Sharing a joke, that you're in on, and comfortable with, when you are around - fine (our neighbour spent an afternoon pretending he wanted to buy DS1's scooter for a pound, when he was out doing some work and DS1 was out with DH, also doing some work - he has grandchildren of his own who are always around, and he is lovely with them, so it was a perfectly normal conversation that made no one uncomfortable)

Lingering too long when your DD is alone - really not fine.
Inviting himself into your garden - absolutely not fine. Tell him to sod off.

janey68 Sat 25-May-13 16:47:00

Is it clear that he 'invited himself in' though?
I assumed it was the little girl asking him- which is exactly the type of thing my ultra sociable dd would have said at a young age!

Not saying its ok- I would find it intrusive and put a stop to it.

BackforGood Sat 25-May-13 16:48:05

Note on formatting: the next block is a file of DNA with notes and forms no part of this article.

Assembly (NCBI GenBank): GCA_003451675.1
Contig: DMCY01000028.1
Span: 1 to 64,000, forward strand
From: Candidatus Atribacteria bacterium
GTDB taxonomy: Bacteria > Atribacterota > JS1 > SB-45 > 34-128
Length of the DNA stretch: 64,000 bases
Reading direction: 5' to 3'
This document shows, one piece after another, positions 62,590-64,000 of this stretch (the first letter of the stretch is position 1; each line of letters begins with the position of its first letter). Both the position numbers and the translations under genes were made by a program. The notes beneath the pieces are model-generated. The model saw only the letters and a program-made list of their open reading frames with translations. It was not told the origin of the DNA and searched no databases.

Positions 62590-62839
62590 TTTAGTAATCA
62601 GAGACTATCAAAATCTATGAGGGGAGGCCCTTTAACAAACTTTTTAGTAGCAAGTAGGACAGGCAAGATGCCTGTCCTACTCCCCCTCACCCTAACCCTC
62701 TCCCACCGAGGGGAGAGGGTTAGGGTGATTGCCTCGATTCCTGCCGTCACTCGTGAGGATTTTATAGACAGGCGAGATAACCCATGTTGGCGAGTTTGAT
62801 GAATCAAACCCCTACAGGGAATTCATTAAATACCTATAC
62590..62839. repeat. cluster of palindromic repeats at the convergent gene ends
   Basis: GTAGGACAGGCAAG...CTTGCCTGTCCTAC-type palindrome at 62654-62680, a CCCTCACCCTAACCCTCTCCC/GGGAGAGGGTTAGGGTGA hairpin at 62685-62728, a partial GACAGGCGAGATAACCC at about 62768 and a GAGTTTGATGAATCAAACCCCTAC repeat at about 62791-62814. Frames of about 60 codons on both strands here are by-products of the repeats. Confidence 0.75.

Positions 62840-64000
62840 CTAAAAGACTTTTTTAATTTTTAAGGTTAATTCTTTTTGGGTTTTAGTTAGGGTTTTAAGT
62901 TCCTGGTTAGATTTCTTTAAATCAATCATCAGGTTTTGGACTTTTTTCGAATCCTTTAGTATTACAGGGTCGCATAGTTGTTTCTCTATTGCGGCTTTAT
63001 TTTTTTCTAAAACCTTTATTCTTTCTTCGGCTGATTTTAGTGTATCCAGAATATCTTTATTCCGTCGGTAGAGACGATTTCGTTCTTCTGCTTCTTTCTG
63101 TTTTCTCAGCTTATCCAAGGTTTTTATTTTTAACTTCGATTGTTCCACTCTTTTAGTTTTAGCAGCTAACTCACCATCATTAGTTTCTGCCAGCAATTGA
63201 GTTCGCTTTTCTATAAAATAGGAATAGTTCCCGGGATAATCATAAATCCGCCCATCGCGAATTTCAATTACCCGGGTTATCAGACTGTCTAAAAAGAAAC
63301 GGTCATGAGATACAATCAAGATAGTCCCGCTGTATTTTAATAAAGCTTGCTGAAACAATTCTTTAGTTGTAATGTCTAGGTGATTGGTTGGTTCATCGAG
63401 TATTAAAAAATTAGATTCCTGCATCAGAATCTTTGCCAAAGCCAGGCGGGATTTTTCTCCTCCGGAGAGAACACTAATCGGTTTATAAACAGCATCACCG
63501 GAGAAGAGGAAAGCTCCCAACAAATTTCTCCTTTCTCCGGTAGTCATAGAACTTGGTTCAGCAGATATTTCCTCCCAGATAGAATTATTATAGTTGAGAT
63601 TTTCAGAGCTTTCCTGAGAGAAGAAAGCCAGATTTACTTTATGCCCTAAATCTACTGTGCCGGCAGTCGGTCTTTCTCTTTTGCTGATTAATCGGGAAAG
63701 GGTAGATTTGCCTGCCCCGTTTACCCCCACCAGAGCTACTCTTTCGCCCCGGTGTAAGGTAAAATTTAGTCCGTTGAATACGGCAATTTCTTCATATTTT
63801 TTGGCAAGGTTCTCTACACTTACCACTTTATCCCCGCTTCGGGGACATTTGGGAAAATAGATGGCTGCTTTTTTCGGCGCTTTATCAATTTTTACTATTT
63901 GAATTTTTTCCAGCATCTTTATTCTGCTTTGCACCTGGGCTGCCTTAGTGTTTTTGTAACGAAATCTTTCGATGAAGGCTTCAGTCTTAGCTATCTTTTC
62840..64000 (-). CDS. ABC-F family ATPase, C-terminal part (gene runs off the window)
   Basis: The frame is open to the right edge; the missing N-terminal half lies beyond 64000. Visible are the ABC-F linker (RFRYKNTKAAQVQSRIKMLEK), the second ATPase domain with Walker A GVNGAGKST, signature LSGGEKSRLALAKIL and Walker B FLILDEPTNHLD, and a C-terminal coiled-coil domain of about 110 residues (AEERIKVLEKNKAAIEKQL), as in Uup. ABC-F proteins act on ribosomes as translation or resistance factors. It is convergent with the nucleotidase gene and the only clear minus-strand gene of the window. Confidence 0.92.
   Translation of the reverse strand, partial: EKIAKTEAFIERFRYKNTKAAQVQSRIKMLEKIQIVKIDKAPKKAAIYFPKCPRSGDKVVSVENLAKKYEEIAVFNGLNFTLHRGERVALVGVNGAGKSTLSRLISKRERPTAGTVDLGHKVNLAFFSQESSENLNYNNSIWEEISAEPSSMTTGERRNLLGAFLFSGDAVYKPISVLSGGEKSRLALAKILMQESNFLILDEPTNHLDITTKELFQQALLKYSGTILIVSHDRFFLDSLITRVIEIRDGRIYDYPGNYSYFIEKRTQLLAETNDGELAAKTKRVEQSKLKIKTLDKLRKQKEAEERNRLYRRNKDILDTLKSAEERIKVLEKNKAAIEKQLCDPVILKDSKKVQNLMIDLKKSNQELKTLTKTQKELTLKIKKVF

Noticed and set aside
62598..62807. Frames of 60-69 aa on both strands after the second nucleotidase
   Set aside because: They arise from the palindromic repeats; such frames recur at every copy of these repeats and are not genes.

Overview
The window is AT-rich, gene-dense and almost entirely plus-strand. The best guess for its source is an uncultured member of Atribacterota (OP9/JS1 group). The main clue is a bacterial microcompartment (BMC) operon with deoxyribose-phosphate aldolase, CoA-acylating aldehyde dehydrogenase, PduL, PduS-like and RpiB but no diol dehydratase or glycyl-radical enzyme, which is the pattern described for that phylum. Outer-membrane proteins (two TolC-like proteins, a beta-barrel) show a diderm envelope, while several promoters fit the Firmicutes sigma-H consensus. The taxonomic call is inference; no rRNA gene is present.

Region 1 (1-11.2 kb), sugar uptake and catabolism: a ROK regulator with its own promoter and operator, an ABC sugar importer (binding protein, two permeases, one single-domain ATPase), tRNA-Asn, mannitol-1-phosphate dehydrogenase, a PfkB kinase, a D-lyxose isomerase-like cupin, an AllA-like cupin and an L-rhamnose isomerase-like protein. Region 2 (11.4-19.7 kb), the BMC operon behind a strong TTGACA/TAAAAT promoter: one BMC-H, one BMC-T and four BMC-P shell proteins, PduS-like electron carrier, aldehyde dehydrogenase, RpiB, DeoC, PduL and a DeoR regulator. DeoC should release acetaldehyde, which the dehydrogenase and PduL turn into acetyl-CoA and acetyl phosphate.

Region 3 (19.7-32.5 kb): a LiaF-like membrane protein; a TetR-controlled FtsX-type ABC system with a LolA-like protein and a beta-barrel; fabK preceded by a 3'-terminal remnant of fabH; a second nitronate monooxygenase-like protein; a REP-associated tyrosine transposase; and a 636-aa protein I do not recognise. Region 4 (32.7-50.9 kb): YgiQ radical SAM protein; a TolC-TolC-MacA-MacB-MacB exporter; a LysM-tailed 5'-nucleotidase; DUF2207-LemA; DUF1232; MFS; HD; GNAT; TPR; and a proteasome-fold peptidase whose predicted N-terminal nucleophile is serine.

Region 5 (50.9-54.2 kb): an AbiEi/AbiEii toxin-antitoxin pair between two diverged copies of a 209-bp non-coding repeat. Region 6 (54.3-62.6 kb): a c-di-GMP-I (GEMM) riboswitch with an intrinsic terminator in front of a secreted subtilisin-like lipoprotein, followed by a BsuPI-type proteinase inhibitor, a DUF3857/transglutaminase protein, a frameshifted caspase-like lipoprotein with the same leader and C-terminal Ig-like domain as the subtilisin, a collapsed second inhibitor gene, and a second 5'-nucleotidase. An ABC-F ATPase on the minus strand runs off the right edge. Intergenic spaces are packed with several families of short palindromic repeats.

From your title, I was coming on to say of course YABU - why on earth wouldn't a neighbour chat to their neighbour's children.

Letting himself into your garden and jumping on the trampoline with her is a different thing altogether.

Is it a gate? Can you put a lock on it ?
I would say - politely but firmly that you would rather he didn't come into your garden which you are trying to make secure so your dd can play without any worries out there.

pictish Sat 25-May-13 16:48:37

Even if the dd did invite him in.....so what? The accepted response is 'no thank you, I have things to do...but I hope you have fun' before making good your escape. It is not to say 'I thought you'd never ask' and leap in!

Patiencedeficit Sat 25-May-13 16:49:43

In answer to piprabbit - what am I going to do about it? I think I need to wait until the next time it happens and ensure that he knows he can't come and talk to her when I'm not around. Easier thought than said - wish me luck. As for the trampolining I have let DD know that she must not bounce on there with an adult and if he tries to get on again then she must get off for safety reasons.
Sound ok?

Floggingmolly Sat 25-May-13 16:50:42

What difference does it make if the dd invited him? She's five years old!
Most blokes wouldn't accept an invite from a five year old to come into her garden and play on the trampoline hmm

Oscalito Sat 25-May-13 16:51:17

Hopefully by calling her in you've given him the message that you weren't happy about it. I'd also look into securing the gate if you can.